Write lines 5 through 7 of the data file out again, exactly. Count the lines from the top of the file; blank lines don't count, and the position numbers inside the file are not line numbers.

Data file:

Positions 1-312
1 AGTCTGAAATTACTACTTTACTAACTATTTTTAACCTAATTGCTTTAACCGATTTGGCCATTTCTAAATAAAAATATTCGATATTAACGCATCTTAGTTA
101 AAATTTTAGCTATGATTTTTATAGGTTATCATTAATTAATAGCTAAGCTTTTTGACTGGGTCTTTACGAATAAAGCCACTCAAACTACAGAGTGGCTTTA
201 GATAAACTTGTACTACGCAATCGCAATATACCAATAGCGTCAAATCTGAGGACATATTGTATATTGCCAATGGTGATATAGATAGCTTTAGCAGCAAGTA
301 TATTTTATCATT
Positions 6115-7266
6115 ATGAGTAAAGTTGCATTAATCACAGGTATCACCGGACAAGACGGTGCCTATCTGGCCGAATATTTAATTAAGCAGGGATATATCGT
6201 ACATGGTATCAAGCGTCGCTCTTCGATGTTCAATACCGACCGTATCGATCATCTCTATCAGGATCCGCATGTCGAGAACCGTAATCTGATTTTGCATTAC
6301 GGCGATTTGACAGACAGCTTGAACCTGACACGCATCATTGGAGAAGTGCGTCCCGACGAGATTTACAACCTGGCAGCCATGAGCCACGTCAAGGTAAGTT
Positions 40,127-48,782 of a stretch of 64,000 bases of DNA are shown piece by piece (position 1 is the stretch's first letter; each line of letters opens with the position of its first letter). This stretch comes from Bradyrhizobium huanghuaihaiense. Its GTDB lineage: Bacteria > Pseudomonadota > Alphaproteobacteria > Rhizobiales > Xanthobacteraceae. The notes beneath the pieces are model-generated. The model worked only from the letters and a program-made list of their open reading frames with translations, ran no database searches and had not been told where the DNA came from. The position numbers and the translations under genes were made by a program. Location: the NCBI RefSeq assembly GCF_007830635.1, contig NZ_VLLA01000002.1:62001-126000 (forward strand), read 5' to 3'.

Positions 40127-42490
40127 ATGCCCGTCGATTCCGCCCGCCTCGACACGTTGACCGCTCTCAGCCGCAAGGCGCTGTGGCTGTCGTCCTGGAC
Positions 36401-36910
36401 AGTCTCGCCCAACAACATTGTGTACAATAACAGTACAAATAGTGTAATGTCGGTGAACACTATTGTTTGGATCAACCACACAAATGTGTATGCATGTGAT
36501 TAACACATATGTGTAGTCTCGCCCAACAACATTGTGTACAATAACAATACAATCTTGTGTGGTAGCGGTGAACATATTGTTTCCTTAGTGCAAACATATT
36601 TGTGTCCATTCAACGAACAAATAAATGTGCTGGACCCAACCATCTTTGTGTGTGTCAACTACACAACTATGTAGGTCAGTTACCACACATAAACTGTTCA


301 TATTTTATCATT
Positions 6115-7266
6115 ATGAGTAAAGTTGCATTAATCACAGGTATCACCGGACAAGACGGTGCCTATCTGGCCGAATATTTAATTAAGCAGGGATATATCGT